How Comic Books Can Strengthen Your Child’s Literacy

Comic books boost reading literacy in young readers with their appealing imagery, dynamic structure, and enticing plots.

By Erika Hanson | Published

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A young generation of students are struggling to read. The pandemic greatly exacerbated this problem, and now at least 66% of America’s youth are below proficiency levels. Parents, teachers, and lawmakers are scrambling to come up with new ways to nurture a love for all things reading, but one largely untapped area that may help struggling children is found in comic books.

Comic books have been a popular, yet largely remaining underground, choice of literacy for decades. However, the majority of Americans who read these alternative publications are young adults and older. This is likely due to the longstanding stigma against comics but to the contrary, they often help struggling students better than traditional novels.

For years, comic books have been viewed as inferior to novels because of their lack of text. They are notoriously criticized as rudimentary and lacking substance. Some degrade them to picture books, which may be why parents wishing to see their children strive in literacy might be prone to avoid them. 

However, if many of these naysayers decrying comic books as lesser reading material dove deep into their substance, they may be quick to change their minds. There is no evidence that comic books damage the reading ability’s in children. Quite the contrary, they have been proven by experts to boost it.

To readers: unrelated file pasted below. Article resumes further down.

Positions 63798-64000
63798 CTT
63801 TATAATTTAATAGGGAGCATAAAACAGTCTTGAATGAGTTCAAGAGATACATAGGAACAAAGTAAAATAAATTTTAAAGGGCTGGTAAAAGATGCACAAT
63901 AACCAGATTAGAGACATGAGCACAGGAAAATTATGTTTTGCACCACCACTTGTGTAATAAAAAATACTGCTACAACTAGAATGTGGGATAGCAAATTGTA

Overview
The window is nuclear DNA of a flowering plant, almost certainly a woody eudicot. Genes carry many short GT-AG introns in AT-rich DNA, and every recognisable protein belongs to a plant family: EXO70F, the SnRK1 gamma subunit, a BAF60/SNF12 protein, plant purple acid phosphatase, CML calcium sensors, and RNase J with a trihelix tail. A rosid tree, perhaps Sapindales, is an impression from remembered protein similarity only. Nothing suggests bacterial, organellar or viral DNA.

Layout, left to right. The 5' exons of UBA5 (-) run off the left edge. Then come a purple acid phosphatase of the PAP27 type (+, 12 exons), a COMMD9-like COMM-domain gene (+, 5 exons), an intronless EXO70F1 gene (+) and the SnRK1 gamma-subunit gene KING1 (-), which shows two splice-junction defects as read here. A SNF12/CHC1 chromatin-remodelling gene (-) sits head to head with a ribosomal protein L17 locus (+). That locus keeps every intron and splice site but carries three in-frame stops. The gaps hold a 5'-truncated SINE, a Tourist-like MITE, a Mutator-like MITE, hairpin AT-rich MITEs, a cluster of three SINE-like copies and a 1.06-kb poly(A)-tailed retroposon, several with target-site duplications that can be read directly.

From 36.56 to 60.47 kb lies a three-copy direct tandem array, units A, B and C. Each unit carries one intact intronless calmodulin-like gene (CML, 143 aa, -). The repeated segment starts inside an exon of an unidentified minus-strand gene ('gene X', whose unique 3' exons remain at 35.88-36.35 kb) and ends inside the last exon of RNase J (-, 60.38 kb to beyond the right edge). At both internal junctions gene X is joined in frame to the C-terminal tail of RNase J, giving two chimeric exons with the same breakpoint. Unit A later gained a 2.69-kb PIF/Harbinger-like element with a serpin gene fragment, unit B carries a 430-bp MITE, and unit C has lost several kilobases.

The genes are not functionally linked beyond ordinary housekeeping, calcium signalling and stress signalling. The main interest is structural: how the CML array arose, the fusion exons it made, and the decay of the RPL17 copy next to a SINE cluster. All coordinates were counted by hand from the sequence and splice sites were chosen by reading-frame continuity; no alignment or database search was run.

Dr. Chris Murray, a professor of English literature at the University of Dundee explains how comic books strengthen children’s reading skills. “They involve the reader in a complex negotiation of words and images, making logical sense of the narrative and weaving the action together based on the elementary cues in the illustrations,” he said via The School Run. This can teach young readers a plethora of necessary skills and help them comprehend plots and sequences of events in a story.

The structure of comic books also can be appealing to struggling children. Opening a chapter book and seeing pages filled with words can be daunting and turn children off before they even have a chance to begin reading the text. On the other hand, comic books appeal with bright bold colorful images filled with action, and still, plenty of text even if it doesn’t look that way on the surface.

Murray says that this “engages children, and challenges them.” Comic books appeal to everyone, but they can especially help struggling boys. Statistically, boys tend to have a harder time learning to read than girls do. This may be because boys are more prone to be visual learners, and therefore are more prone to read comics filled with imagery along with text.

Likewise, common comic book genres can nab young readers’ attention and foster their desire to read. It’s no secret that infamous Marvel comics are more popular than ever thanks to their movie success. These superhero comics are filled with action and adventure, protagonists and antagonists, and depict great story structures for young readers.

comic books

There is no guarantee that comic books will be a surefire way to boost literacy in emerging readers, but for many, it might be the key to success. Elementary children are falling behind in their reading skills all across the nation at alarming rates. But by introducing children to various publication methods, and implementing a plethora of skills to develop their abilities, certain plans will help, and comics may just be one of them.